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Three dimensional fetal cardiac imaging

Updated: Apr 8, 2020

A breakthrough in fetal cardiac imaging sees production of detailed 3D images of babies hearts before they're even born.

In 2019 Dr David Lloyd, along with his team, developed a way of using MRI to generate detailed three-dimensional images of babies' heart before they were born. These new techniques allow clinicians to see the vessels around the heart in more detail than had ever been possible before.

More than 250 women carrying a baby with congenital heart disease have volunteered to be scanned in the team’s MRI scanner, helping to get the new technology validated, published, and now commissioned as an NHS clinical service in St Thomas’ - the first of its kind in the world.  

“This technology really adds something to the diagnosis of congenital heart disease before birth,” Dr Lloyd said. “We can now generate detailed 3D images of quite complex anatomy in a way that we haven’t been able to before.”  

Previously, to achieve the same level of detail, families would wait until the baby had been delivered, stabilised, and sent for a CT scan or an MRI scan.   

    With this new technology the whole team can plan and communicate with greater certainty to families - all while the woman is still pregnant.  “For example, our surgeons can look at the imaging, talk to the parents about what they’re going to do in the operation, what outcomes they expect for the baby and what the risks are,” Dr Lloyd said.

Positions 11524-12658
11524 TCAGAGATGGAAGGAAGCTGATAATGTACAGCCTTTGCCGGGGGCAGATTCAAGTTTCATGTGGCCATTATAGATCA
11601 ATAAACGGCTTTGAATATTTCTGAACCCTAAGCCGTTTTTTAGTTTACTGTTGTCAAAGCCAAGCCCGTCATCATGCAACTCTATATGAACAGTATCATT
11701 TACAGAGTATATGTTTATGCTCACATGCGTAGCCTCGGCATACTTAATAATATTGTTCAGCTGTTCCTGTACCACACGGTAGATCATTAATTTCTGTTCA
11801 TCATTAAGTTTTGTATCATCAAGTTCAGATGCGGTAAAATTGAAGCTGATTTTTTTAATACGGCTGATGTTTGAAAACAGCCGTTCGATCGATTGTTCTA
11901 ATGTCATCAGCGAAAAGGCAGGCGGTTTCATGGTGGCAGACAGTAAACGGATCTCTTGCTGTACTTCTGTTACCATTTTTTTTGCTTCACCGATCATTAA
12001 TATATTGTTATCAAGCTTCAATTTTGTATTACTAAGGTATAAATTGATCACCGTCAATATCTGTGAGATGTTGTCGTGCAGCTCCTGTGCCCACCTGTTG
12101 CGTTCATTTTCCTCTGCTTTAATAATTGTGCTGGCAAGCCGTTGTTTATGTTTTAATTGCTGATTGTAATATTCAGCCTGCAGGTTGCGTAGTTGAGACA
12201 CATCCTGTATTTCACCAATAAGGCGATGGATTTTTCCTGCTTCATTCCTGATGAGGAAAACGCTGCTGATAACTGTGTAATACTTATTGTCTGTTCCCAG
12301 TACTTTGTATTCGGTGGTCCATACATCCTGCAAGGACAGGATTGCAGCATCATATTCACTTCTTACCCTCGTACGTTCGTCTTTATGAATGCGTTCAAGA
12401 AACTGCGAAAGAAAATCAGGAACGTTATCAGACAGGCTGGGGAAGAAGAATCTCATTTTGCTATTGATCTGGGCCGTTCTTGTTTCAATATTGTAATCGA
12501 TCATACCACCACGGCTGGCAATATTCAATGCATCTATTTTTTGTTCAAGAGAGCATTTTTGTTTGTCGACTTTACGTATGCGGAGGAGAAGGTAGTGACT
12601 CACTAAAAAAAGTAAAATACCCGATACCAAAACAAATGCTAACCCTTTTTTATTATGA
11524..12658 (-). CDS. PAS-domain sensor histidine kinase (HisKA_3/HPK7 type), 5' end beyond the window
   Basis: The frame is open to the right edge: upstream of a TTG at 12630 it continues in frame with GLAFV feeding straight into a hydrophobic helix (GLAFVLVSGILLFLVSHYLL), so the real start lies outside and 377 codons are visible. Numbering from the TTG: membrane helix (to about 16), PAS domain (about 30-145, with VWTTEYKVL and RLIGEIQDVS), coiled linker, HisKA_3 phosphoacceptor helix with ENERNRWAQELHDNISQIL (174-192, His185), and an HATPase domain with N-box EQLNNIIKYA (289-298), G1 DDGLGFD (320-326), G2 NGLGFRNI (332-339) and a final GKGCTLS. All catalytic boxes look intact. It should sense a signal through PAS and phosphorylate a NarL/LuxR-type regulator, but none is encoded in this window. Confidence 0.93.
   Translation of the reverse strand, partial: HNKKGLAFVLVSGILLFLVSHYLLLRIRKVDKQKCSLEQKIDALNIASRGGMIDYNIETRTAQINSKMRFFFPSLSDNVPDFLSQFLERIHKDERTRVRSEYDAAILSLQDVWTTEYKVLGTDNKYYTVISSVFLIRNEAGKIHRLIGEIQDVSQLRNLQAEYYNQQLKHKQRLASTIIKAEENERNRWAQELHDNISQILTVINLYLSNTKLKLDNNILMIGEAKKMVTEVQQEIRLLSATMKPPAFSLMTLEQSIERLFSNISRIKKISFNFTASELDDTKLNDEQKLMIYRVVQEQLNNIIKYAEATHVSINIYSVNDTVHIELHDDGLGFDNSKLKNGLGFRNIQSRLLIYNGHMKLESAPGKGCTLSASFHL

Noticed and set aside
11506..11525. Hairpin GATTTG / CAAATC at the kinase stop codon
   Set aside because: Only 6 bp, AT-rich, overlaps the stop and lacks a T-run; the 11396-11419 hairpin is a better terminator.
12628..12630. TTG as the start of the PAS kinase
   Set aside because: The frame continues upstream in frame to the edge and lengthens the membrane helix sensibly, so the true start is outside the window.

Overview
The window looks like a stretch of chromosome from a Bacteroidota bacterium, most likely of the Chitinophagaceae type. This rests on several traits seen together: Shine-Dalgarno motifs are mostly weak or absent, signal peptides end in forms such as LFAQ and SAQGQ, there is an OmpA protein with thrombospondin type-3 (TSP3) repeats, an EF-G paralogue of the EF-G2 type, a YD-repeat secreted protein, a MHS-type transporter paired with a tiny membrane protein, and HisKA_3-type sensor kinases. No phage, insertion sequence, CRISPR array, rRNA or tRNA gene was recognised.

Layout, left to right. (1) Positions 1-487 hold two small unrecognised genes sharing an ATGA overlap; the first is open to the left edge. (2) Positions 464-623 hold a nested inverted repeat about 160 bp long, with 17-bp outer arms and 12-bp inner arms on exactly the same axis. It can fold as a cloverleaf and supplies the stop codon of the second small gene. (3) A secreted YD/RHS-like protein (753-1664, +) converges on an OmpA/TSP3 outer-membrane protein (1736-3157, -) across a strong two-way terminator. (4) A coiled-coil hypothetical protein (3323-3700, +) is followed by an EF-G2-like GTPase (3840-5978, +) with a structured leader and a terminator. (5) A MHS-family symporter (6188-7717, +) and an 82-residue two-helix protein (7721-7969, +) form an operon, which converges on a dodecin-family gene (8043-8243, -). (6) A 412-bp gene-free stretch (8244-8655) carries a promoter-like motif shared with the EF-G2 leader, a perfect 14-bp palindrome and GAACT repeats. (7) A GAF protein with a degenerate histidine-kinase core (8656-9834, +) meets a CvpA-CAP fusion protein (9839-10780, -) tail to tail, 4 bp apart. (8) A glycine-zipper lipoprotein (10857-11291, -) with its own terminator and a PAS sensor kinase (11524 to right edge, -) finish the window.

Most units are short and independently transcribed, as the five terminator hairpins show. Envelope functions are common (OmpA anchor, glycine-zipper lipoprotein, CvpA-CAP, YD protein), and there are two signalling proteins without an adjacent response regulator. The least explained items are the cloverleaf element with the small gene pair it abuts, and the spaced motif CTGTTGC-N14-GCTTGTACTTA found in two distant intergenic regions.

“Many of our children will need surgery, and now we can bring some of the imaging that informs that surgery much earlier, to before they’re even born,” he said.   

Changing the capabilities of MRI

Using MRI to scan the heart before birth presents a major technical challenge: the fetal heart beats very quickly at up to 160 beats per minutes, and the baby themselves can also move freely inside the womb.   

But Dr Lloyd and team have developed new post-processing computer algorithms which take the simple 2D images from MRI, and then correct them for fetal motion, creating a detailed 3D model that can be analysed away from the scanner. 

“One key thing that we noted about the technique in the process of validating it is that it worked in pretty much every case - it was very reliable,” Dr Lloyd said.   

“I think that’s one of the reasons why it’s got so much traction from a clinical point of view, and why we’ve now been able to get the technology commissioned as a clinical service for our patients.” 

The new service means real advantages for patients. “What we’re able to do is offer the family a much clearer plan of how we can help their baby after birth,” Dr Lloyd said. 

He describes one case involving a rare condition where multiple abnormal blood vessels were going to the lungs. These can be notoriously difficult to track with traditional ultrasound, but with 3D MRI imaging doctors could clearly work out exactly how the arterial blood supply to the lungs had formed.

The family met with the surgeon before the baby delivered, who talked them through exactly what surgery would involve. “We were able to confirm the diagnosis after birth and the surgery went exactly as planned,” Dr Lloyd said.  

The future of fetal cardiac MRI  

To understand why some babies go on to develop more severe forms of congenital heart disease than others, Dr Lloyd and his team are now looking at trying to incorporate other new techniques that can help them look more deeply at the heart, for example, comparing how the left and right side of the heart function, and measuring how much blood is flowing through the blood vessels.